As for where to snip out samples for use in promo shorts, there aren't any rules here, but I did consider that question when developing my song arrangement, and tried to give two good (and different) obvious sections for that purpose:

  • Brooding atmospheric tension/anticipation (coming soon). For this purpose, I'd recommend either the first 16 seconds of the song, or the entire first 42 seconds of the song (up to where the buildup is about to start)

  • Majestic otherworldly Epic. For this one, you could use the 2nd drop and let it run all the way through the outro and fade for a smooth finish.

Baphometrix on Creating the Teaser Track

My conversation with Baphometrix started with where did she see this song in the day of a person's life.

This track sits nicely in any playlist of broken beat EDM.

How would a Producer describe this song to their peers?

This is a "midtempo bass" song. I'm doing something unusual for that genre, though, by using a half-time feel for the kick and snare. I did that to make this less of a "dance" tune and more of an anthemic, heavy, epic kind of tune. I wanted the song to feel atmospheric, brooding, and heavy while still being a "bass music" broken beat song at its heart.

What do you think is the BIGGEST misconception clients have when it comes to making music?

Most clients have no idea how many hours goes into a finished song that is competitively professional in quality and content. Even if a producer has learned very fast workflow habits, it's still usually at least 40 hours to write, mix, and master an original song. It's a little less work to make alternate remixes from the original track components, but remixing is still significant work, especially if it has to be finessed to specific lengths (like exactly 30 or 60 seconds). If a client can make do with just using snippets of the original track in their promo socials and trailers, that's cheaper and faster, and the producer doesn't become a release bottleneck for the client.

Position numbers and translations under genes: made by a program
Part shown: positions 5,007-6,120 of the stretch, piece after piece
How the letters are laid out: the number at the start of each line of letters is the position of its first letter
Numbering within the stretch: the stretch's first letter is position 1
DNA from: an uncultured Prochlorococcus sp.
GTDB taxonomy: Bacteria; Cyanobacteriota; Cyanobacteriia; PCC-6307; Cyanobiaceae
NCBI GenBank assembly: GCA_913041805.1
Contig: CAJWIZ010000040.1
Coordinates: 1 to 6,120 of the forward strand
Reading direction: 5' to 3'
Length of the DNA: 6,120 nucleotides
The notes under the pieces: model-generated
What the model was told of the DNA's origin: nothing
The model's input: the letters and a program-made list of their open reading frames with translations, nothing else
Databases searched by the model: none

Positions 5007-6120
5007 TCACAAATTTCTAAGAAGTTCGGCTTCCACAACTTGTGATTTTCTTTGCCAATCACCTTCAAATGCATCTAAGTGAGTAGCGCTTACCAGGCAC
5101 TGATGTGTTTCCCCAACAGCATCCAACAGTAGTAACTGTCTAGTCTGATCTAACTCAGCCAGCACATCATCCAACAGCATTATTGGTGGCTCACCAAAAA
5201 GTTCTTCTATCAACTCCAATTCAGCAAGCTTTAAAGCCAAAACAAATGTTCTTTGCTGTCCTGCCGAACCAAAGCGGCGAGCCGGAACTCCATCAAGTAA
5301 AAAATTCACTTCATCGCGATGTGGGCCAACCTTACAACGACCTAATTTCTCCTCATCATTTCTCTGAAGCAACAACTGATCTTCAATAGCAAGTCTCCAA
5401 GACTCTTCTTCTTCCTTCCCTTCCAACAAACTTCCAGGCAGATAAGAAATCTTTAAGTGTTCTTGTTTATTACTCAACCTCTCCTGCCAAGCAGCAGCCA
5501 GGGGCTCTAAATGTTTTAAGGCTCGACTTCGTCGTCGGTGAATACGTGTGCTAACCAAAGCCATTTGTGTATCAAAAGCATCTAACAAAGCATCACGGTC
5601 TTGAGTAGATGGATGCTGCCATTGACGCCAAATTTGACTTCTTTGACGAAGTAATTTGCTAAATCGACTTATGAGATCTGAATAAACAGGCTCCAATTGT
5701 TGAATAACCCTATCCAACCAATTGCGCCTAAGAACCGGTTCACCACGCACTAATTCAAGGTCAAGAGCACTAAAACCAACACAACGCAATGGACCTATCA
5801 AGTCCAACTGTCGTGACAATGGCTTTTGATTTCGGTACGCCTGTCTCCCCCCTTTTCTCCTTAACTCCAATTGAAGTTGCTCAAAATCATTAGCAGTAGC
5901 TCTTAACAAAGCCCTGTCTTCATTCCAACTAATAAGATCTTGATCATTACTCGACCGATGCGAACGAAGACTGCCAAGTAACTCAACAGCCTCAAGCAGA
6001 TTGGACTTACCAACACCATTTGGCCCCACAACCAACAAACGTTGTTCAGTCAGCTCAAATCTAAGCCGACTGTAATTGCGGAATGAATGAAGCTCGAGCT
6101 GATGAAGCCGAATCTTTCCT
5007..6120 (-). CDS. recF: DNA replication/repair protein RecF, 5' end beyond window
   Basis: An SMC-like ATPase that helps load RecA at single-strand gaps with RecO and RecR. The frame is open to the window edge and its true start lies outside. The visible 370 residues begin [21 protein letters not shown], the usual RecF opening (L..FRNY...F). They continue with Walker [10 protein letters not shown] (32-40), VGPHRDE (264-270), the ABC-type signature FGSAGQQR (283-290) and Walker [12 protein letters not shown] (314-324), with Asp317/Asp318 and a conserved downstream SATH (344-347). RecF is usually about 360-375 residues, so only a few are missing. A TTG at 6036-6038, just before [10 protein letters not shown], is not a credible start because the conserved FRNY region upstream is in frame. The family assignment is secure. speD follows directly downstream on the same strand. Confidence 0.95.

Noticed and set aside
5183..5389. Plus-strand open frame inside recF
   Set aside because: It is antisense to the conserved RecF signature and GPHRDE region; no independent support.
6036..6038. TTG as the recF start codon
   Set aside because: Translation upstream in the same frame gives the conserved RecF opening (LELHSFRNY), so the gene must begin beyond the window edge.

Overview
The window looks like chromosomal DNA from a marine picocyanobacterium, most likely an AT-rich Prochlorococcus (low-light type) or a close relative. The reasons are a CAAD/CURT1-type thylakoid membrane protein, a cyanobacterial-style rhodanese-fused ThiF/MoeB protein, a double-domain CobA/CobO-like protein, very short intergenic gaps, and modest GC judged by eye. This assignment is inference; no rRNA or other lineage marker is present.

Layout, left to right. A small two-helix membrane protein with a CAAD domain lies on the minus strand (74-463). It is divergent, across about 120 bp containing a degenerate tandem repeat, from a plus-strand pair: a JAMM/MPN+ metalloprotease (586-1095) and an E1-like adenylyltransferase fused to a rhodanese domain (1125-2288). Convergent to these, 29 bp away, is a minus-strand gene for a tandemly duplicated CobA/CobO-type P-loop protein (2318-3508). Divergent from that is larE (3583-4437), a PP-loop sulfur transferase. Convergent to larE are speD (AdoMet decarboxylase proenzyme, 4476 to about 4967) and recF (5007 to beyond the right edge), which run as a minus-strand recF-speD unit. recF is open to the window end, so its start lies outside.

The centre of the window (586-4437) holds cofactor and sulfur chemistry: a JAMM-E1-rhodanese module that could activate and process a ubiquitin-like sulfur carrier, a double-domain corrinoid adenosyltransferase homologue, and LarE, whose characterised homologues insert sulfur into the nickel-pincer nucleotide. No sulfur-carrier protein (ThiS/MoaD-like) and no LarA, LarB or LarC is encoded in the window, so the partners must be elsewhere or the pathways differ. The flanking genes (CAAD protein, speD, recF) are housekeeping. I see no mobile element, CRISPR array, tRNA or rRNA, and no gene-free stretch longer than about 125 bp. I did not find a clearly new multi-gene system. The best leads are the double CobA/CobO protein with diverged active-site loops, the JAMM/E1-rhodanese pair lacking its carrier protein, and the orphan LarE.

• Creative Director – Dominique Devereaux

  • Writer - Matthew Koentjoro

  • Music - Baphometrix

Paragon was a MOBA game created by Epic Games.

What Happened Next?

You live and you learn, many people DREAM of being a startup founder or on a startup team. However, they don't quite process a career is not like when you have a "job". And I learn the industry REALLY has a problem with underrepresented persons. Oh they'll say they don't but just wait. As soon as you start looking like you are going to make something they either can't exploit or duplicate on their own [just look at all of the Fortnite/Battle Royale clones], they'll just ignore you. Wait for you to be stoopid enough to go to market where they can then take it from you based on some kind of legal "issues" only to release something similar but watered down to mainstream blandness.

But these are the "Laws of Human Nature," right? Now GO and ... Fail Faster! But is it a failure when you learn valuable lessons and have a little something something to show for it? It could be good. It could be bad. Only time reveals those answers but, if you were to ask me. I'd say it was not only well worth the effort. I decided to keep going.